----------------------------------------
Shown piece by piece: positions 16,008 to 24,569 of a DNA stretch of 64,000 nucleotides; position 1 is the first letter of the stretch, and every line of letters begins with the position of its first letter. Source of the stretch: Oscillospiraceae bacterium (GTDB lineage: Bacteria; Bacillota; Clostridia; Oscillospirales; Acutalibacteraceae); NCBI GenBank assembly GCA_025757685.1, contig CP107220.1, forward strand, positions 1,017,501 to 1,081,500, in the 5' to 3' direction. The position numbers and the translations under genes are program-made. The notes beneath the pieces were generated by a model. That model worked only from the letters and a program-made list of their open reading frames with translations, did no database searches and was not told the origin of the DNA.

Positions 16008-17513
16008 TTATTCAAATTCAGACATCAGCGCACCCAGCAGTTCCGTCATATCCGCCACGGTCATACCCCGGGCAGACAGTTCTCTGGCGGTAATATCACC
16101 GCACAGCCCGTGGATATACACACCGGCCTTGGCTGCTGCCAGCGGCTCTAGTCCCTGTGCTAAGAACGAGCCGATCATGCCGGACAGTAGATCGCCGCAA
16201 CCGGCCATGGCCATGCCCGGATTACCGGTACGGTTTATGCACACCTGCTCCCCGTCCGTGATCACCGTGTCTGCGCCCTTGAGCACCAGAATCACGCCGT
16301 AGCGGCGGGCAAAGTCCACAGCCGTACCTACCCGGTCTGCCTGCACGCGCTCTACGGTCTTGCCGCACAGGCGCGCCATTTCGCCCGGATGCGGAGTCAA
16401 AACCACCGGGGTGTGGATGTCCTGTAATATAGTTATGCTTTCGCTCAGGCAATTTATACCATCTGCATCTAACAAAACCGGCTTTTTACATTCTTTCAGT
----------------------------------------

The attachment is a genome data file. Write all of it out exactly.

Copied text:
Shown piece by piece: positions 16,008 to 24,569 of a DNA stretch of 64,000 nucleotides; position 1 is the first letter of the stretch, and every line of letters begins with the position of its first letter. Source of the stretch: Oscillospiraceae bacterium (GTDB lineage: Bacteria; Bacillota; Clostridia; Oscillospirales; Acutalibacteraceae); NCBI GenBank assembly GCA_025757685.1, contig CP107220.1, forward strand, positions 1,017,501 to 1,081,500, in the 5' to 3' direction. The position numbers and the translations under genes are program-made. The notes beneath the pieces were generated by a model. That model worked only from the letters and a program-made list of their open reading frames with translations, did no database searches and was not told the origin of the DNA.

Positions 16008-17513
16008 TTATTCAAATTCAGACATCAGCGCACCCAGCAGTTCCGTCATATCCGCCACGGTCATACCCCGGGCAGACAGTTCTCTGGCGGTAATATCACC
16101 GCACAGCCCGTGGATATACACACCGGCCTTGGCTGCTGCCAGCGGCTCTAGTCCCTGTGCTAAGAACGAGCCGATCATGCCGGACAGTAGATCGCCGCAA
16201 CCGGCCATGGCCATGCCCGGATTACCGGTACGGTTTATGCACACCTGCTCCCCGTCCGTGATCACCGTGTCTGCGCCCTTGAGCACCAGAATCACGCCGT
16301 AGCGGCGGGCAAAGTCCACAGCCGTACCTACCCGGTCTGCCTGCACGCGCTCTACGGTCTTGCCGCACAGGCGCGCCATTTCGCCCGGATGCGGAGTCAA
16401 AACCACCGGGGTGTGGATGTCCTGTAATATAGTTATGCTTTCGCTCAGGCAATTTATACCATCTGCATCTAACAAAACCGGCTTTTTACATTCTTTCAGT